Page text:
Lawrence police, fire departments may face 70 layoffs
Job cuts to help balance budget
The city of Lawrence, struggling with a multimillion-dollar budget deficit and state oversight of its finances, may have to lay off up to 70 police officers and firefighters for the coming fiscal year, the chiefs of the two departments said last night.
At a meeting with state and city officials Friday, Acting Fire Chief Brian Murphy was told to be prepared to lay off 25 to 30 firefighters and support staff as the city tries to balance its budget, he told the Globe last night.
“They want to balance the budget, but at what cost? The cost of safety of the citizens?’’ Murphy said. “We just can’t believe it.’’
Earlier this year, as Lawrence edged toward bankruptcy, state lawmakers passed a $35 million loan bailout package to help the city conduct services and emerge from a $25 million budget deficit.
Under the bill, a state overseer has authority over spending in Lawrence.
Last month, Patrick tapped former Taunton mayor Robert Nunes to be the Lawrence overseer.
He can eventually recommend that a state control board take over the city’s finances, stripping the mayor of much of his budgeting powers, similar to a state takeover in Springfield in 2004.
Nunes did not return calls seeking comment last night.
A formal announcement will be made June 1 regarding Lawrence’s budget.
The Fire Department is already operating with decreased staffing, according to Murphy.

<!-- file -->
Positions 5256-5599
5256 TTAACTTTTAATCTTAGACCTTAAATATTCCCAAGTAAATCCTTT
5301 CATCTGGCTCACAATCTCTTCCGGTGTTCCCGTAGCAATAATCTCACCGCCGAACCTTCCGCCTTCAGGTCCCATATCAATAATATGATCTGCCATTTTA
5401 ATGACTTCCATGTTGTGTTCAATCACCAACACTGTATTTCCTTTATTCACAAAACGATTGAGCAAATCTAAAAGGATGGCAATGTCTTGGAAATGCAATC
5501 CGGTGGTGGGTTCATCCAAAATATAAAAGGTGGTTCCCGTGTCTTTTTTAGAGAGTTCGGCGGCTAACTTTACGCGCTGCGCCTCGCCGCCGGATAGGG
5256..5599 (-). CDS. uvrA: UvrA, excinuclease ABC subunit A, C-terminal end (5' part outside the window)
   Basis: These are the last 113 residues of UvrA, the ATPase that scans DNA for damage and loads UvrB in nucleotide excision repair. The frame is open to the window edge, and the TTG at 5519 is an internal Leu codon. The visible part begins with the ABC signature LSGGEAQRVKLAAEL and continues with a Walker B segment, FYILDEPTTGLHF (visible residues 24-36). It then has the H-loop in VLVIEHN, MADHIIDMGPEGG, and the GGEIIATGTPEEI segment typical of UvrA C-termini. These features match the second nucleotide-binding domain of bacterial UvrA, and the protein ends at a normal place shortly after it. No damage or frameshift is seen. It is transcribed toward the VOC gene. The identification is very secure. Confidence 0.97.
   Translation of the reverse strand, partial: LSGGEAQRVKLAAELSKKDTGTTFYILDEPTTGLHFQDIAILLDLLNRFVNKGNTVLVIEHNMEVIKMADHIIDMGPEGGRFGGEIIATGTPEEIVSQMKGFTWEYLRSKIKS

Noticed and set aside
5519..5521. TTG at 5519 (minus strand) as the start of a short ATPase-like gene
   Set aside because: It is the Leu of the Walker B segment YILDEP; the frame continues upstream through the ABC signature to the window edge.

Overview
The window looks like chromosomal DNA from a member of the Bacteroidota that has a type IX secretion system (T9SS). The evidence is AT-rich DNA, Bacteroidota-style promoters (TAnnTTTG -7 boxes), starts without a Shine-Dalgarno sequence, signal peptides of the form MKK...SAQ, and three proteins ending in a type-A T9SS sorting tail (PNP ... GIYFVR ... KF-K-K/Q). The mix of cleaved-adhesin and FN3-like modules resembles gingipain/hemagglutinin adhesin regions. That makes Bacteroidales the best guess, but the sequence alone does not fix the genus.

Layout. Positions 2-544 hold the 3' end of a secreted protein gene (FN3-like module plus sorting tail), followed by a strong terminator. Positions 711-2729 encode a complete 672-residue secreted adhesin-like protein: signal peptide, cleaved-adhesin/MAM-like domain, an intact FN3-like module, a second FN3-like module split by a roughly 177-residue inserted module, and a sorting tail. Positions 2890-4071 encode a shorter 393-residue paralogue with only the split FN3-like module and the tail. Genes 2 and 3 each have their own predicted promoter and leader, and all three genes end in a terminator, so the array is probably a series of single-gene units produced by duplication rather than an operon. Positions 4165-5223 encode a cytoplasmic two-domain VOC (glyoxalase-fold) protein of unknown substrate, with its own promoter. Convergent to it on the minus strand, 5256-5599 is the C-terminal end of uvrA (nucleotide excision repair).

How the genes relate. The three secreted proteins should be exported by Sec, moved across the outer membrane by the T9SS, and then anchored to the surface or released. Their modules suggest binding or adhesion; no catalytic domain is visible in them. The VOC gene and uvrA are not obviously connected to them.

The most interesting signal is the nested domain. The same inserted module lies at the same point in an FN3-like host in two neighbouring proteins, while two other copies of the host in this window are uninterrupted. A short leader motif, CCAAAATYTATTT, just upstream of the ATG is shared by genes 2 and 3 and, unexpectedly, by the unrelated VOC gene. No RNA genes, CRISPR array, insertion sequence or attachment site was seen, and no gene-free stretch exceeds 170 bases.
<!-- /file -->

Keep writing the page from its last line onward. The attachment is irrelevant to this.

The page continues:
There are 100 firefighters in Lawrence, and the department is operating with a budget of $11,125,000.
In January 2009, department regulations called for 24 to 30 firefighters working per shift. Last August, as the fiscal crisis heated up, the minimum manpower was lowered to 18, and two fire stations in the city were closed. Additional layoffs, Murphy said, would lower the number of firefighters working at one time to nearly half of its 2009 levels.
“There are not enough firefighters to adequately protect the city right now,’’ Murphy said. “If they try to bring us down any lower — it’s just too dangerous a condition.’’
Firefighter Patrick Driscoll, president of the International Association of Firefighters Local 146, said his union may consider lobbying for a state control board.
He criticized Nunes and city lawmakers who, Driscoll said, have mismanaged the budget.
“These people are willing to jeopardize public safety,’’ Driscoll said. “We need tax revenue, but if houses start burning down and we can’t protect the people, nobody’s going to want to come to the city to live, and nobody’s going to want to open a business in Lawrence.’’
All city departments were asked to submit a level-funded budget and budgets calling for 10-, 15-, and 20-percent decreases for next year to the state and city officials. Each of the budget levels is being considered in the final formation of the city’s fiscal 2011 budget.
Police Chief John Romero told the Globe last night that in a worst case scenario he would have to lay off as many as 37 police officers and support staff and cut most of its policing services, including the gang, auto theft, and community policing units to ensure there are enough officers to simply conduct patrol operations.
The Police Department has a $12,400,000 budget this year with 145 officers.
Driscoll and Romero both said they feared a return to a Lawrence of the early 1990s, where crime and arson were rampant.
“I understand the money situation but that doesn’t change what it’s going to create,’’ Romero said.
“All the things that have worked for us to reduce crime would be gone.’’
Globe correspondent Hannah McBride contributed to this report. John M. Guilfoil can be reached at firstname.lastname@example.org.